Luke DeCock

DeCock: Very different Duke brings Krzyzewski to brink of milestone

Duke forward Justise Winslow and Pittsburgh guard Josh Newkirk go to the floor for a loose ball in the first half at Cameron Indoor Stadium.
Duke forward Justise Winslow and Pittsburgh guard Josh Newkirk go to the floor for a loose ball in the first half at Cameron Indoor Stadium.

It’s tough enough getting one’s mind around the idea of an ACC that includes Pittsburgh, to name but one Big East interloper, one that just happened to be making its first conference visit to Cameron Indoor Stadium on Monday.

That’s nothing compared to a Duke team that plays zone, not only as a slumpbuster at Louisville but again against Pittsburgh, at home no less. It’s nearly impossible to comprehend.

Desperate times required desperate measures from Mike Krzyzewski, who until this pivotal point in his career approached zone defense with the same enthusiasm as a day spent at the endodontist.

But the Blue Devils beat Louisville. And they beat Pittsburgh, 79-65. There’s no arguing with results.

Now on the verge of a historic milestone, career wins No. 998 and 999 came in most unusual fashion compared to the first 997, as Duke turned a two-game losing streak into a two-game winning streak by making heavy use of the 2-3 zone Krzyzewski pilfered from Olympic compatriot Jim Boeheim, a most un-Duke-like move but a necessary one. (Boeheim, for his part, texted Krzyzewski, demanding royalties.)

“It was tough, but it was a lot easier because we had no choice,” Duke forward Amile Jefferson said. “No matter what we were doing, we had to buy in, because we lost two games and our backs were against the wall. It was kind of good to see something new, to see a change. We needed to see something different.”

Somewhat lost in the shuffle surrounding Saturday’s unexpected foray into Syracuse’s schematic turf was that the zone was more effective as psychological gambit than defense. Louisville managed to miss any number of open shots, the Cardinals perhaps quite unbelieving of what they were seeing.

Pittsburgh seemed to feel the same way in the first half Monday. The second half was a different story, with Pittsburgh finding its shooting rhythm and Krzyzewski calling an early and fiery timeout to underscore the Blue Devils’ lack of defensive execution. The Panthers turned masonry into artistry, improving from 37.0 percent shooting in the first half to 51.5 in the second.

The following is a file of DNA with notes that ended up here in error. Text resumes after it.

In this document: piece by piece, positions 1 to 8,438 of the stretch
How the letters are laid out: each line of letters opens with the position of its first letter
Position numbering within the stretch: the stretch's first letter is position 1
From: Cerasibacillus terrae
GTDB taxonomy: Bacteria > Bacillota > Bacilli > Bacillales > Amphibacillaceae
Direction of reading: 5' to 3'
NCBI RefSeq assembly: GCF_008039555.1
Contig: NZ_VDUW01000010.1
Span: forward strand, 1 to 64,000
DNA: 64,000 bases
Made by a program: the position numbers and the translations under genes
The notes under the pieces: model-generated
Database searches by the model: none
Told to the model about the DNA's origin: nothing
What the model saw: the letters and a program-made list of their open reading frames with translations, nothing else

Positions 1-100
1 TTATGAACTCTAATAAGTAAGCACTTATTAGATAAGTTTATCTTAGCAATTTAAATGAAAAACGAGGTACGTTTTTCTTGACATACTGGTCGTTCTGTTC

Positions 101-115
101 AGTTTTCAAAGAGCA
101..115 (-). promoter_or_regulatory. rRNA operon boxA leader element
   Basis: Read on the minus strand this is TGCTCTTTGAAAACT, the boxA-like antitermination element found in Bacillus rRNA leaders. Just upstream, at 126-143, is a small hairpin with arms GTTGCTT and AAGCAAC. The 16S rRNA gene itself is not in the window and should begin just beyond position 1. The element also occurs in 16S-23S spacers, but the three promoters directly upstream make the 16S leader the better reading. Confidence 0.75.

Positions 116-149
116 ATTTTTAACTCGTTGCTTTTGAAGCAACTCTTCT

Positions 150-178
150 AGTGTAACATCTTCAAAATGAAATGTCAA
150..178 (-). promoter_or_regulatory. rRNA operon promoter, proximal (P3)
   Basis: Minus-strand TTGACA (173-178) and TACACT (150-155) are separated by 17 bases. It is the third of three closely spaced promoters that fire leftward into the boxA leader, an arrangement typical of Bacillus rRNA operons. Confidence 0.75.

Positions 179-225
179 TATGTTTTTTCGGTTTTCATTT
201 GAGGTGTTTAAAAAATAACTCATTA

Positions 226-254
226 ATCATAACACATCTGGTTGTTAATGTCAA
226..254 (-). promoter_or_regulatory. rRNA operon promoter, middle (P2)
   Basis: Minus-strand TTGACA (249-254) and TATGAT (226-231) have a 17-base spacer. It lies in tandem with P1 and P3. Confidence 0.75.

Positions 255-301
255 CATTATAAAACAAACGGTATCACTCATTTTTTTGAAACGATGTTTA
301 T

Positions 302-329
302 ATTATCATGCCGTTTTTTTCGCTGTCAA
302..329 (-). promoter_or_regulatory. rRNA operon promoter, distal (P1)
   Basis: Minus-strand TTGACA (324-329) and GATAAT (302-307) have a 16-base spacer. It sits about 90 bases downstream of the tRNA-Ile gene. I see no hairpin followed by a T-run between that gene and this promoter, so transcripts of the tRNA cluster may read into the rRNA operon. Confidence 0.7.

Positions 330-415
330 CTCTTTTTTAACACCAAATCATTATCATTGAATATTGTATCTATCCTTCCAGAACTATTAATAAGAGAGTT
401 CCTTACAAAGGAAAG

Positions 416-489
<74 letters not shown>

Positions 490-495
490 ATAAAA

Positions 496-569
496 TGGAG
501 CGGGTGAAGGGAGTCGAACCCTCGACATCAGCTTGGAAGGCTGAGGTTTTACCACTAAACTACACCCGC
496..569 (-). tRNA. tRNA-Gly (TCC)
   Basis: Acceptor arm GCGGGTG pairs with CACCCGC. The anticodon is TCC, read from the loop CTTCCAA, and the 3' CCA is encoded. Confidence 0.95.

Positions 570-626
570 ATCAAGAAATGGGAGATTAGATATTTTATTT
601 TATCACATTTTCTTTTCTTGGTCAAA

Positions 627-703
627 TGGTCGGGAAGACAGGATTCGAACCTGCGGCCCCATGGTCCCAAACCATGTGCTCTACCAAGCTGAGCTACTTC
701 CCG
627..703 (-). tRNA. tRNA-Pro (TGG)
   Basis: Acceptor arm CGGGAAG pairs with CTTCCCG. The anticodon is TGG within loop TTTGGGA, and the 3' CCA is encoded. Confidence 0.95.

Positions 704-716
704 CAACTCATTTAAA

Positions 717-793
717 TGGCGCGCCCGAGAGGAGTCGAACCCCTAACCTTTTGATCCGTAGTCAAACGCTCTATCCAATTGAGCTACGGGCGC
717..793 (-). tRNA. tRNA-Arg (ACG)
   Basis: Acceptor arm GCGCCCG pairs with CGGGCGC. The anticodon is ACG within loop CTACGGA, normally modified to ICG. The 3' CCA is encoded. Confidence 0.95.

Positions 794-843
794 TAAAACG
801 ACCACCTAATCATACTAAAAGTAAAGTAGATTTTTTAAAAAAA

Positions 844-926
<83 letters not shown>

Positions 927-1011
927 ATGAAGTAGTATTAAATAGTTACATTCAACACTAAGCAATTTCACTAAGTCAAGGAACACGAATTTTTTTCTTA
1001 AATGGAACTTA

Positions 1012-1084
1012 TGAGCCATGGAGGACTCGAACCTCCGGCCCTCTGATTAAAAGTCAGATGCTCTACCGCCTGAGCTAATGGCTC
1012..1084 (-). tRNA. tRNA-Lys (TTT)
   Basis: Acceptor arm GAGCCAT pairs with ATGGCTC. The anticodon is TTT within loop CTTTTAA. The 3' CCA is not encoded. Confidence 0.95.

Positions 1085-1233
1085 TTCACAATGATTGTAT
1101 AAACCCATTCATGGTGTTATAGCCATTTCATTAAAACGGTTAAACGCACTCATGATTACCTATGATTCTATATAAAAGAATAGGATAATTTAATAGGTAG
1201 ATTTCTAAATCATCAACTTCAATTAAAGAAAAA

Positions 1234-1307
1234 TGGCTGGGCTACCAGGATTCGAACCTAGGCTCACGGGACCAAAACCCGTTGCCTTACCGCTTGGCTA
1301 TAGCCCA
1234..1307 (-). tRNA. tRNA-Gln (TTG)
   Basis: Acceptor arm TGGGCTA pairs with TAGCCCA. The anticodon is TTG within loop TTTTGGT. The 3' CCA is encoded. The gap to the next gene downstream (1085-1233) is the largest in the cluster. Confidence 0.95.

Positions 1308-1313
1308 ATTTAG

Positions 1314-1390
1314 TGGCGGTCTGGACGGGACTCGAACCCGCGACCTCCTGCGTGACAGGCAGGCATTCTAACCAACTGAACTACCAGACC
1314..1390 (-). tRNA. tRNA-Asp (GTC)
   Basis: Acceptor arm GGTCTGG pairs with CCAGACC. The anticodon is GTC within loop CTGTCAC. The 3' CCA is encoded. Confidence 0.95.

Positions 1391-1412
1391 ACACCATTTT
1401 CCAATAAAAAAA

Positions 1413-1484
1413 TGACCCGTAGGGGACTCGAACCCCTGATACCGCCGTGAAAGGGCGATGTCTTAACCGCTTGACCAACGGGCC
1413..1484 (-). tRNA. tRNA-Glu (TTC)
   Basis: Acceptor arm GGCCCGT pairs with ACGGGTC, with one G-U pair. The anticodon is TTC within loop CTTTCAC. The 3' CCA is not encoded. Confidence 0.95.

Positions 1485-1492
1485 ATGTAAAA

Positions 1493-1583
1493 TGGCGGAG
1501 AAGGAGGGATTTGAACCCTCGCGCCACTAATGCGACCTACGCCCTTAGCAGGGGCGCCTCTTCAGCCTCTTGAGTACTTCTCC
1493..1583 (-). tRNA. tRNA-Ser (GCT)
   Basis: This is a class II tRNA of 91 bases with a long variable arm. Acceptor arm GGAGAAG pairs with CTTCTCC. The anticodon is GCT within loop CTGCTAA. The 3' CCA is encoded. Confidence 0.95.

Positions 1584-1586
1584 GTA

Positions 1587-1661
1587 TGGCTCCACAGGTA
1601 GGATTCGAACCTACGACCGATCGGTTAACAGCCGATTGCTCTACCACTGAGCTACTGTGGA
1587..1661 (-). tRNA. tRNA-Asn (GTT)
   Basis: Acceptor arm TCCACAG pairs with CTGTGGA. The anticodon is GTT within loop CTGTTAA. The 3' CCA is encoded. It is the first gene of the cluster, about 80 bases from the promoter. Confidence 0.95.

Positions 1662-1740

“We had open shots,” Pittsburgh coach Jamie Dixon said. “We had good looks. If you look at the film, we got exactly what we wanted.”

So concerns will certainly remain in that area, but not on a night when Duke shoots 11-for-23 from 3-point range, which will succor many ills, if not all. And the zone may have contributed to that, by offering a security blanket that allowed Duke to relax offensively after the defensive breakdowns seemed to weigh heavily on the Blue Devils in the losses to N.C. State and Miami.

Krzyzewski retroactively attributed the defensive issues in those losses to a young team’s struggles on offense, with players left feeling “isolated” on defense. Playing zone and less aggressive man, both against the grain of traditional Duke defense, offers a safety net.

“They’re just trying to grow up,” Krzyzewski said. “And we’re trying to help them grow up.”

Zone or man, a win is a win, and Krzyzewski now has 999 heading into Sunday’s game at St. John’s.

So fitting: His first crack at four digits comes on the same Madison Square Garden floor where he surpassed Bobby Knight with his 903rd win, a locale just as convenient for many Duke alumni as a home game.

Knight was courtside in 2011, and happy to hand the torch along, but the man who taught Krzyzewski man-to-man defense – and only man-to-man defense – has to be confused watching Duke play zone like this. His protege has forsaken him for Boeheim, pragmatism trumping philosophy even at this late point in his career, but fruitfully so.

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